Japanese artist currently living in Brussels.

After creating various form of visual artwork and music in the 1980s and the early 1990s, in the late 1990s, he began creating sound composition that combines recordings made by intuitively manipulating natural objects such as stones, plants, and discarded everyday items.
The recorded material is often adjusted to harmonize with each other, and sometimes combined with traditional instruments and voices to enhance the tonality of the piece.
However, within the composition's timeline, all elements are left open and treated equally, avoiding the creation of centralized structures. This approach remains the same in the occasional performances and installations.

The recordings are primarily released on his own label, formerly Octpia and currently omnimemento, and many of them are presented in handmade packaging by himself.
His earlier works under the alias Spiracle were released from other labels such as Drone Records, Mystery Sea, taâlem and Helen Scarsdale Agency.
Since moving to Europe in 2004, he has collaborated with other artists such as Michael Northam, John Grzinich, Yannick Dauby, Emmanuel Holterbach, Jonathan Coleclough, Colin Potter.
In 2020, he began releasing simpler field/sound recording works under the alias sonomono.

In recent years, he has also been engaged in photography, focusing on multiple exposure photography of people and natural objects in landscapes using silver halide film.
He is currently searching for ways to create works that stand alone as objects, not just images, similar to the paintings and assemblages that he was previously involved in. Past works are being gradually added to Flickr.


◑ About




Most of the objects and environments in our daily life are made for some purposes and are given the role.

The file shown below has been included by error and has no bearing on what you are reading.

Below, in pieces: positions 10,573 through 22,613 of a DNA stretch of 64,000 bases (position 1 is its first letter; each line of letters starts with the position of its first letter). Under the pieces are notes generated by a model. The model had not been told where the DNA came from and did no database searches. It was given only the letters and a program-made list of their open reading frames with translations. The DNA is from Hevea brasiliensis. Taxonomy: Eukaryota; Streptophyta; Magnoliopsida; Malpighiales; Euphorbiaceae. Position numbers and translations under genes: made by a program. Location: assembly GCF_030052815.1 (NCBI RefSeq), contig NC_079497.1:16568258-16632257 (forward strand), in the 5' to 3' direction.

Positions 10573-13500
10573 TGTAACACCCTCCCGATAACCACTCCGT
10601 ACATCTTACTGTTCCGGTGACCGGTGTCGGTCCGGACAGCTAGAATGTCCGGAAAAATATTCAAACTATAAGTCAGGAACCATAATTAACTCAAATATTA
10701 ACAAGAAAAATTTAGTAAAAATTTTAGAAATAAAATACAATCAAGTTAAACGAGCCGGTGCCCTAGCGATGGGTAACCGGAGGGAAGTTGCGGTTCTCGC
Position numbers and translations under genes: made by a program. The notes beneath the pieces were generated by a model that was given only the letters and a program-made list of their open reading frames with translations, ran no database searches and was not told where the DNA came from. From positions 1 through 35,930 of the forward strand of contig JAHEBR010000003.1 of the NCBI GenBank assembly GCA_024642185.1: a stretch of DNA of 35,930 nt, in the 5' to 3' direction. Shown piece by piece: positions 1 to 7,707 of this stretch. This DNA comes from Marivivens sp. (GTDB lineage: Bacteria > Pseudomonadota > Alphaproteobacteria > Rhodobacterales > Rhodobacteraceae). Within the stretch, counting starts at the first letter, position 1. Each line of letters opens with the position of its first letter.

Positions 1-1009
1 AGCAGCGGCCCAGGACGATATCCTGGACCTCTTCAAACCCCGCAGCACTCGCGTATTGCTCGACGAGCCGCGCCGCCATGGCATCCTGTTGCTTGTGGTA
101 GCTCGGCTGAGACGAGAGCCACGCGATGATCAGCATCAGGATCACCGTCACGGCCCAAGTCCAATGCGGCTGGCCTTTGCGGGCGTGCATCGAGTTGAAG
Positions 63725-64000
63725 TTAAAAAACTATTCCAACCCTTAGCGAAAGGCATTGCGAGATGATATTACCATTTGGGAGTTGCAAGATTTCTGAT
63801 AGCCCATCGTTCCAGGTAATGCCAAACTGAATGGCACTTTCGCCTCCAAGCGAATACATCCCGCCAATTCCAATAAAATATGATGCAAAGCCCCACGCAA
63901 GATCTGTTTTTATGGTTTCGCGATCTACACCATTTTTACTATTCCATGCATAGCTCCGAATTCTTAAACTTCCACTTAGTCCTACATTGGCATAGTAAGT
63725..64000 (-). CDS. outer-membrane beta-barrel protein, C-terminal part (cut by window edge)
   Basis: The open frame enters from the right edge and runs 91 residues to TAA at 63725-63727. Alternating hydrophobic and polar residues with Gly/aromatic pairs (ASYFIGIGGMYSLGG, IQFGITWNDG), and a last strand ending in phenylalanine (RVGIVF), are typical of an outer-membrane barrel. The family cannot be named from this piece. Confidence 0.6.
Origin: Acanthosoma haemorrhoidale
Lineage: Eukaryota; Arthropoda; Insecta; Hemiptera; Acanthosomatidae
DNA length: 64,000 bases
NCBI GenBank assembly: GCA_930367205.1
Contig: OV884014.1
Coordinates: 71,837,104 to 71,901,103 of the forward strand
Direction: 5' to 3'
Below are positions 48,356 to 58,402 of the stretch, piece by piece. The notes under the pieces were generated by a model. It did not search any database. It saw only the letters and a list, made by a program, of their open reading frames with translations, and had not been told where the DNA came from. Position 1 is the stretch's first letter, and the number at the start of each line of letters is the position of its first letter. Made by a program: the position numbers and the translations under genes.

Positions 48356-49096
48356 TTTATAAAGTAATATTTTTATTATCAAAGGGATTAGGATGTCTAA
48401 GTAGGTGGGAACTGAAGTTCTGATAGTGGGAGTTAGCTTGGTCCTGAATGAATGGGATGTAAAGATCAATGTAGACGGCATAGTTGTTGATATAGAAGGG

Even most of the 'natural world' that we encounter in our daily life is being converted for our convenience, or is at least in a converted environment, or is abandoned aſter fulfilling its role.
If those objects and environments are used in a totally different manner or put in a totally disconnected situation from their intended role, the concreteness will be extremely apparent and a 'parallel world' will appear.
This method was investigated by many surrealists in the early twenties, and is also well established as 'musique concrète' within music history.
Even though I use the same method, I am more interested in entering the 'parallel world' through action, to experience a 'molecular communication' with the objects and environments through all my senses, rather than to make the 'parallel world' appear.
If I dare say, the purpose is to summon a 'primal world' from 'nature' that is filled with the swirling energy of the elements, such as water, fire, wind, earth, and void, through 'molecular communication'.
Such nature is oſten considered to be an imaginary product in a utopia which doesn't actually exist. However, since it is based on concrete matters in daily life, it should more accurately be called 'crucial reality'.
The expression 'crucial reality' may evoke the cruelty of reality. However, when I enter into reality through 'molecular communication', I feel that the 'primal world', which is woven with elemental energies, is incredibly beautiful. Therefore I accept it rather as the 'crucial beauty of reality'.
Although the beauty always exists everywhere, it is quite difficult to feel it in daily life, since it is covered by the showy brightness of practicality.
It is similar to the fact that we cannot see beautiful stars in the daytime.
The 'crucial beauty of the reality' is omnipresent in daily life. Is it useless to record the action, to summon it into the sensuous world?
At least, there is no useless matter in this 'crucial reality' that is released from the spell of practicality.

from omnimoment CD booklet

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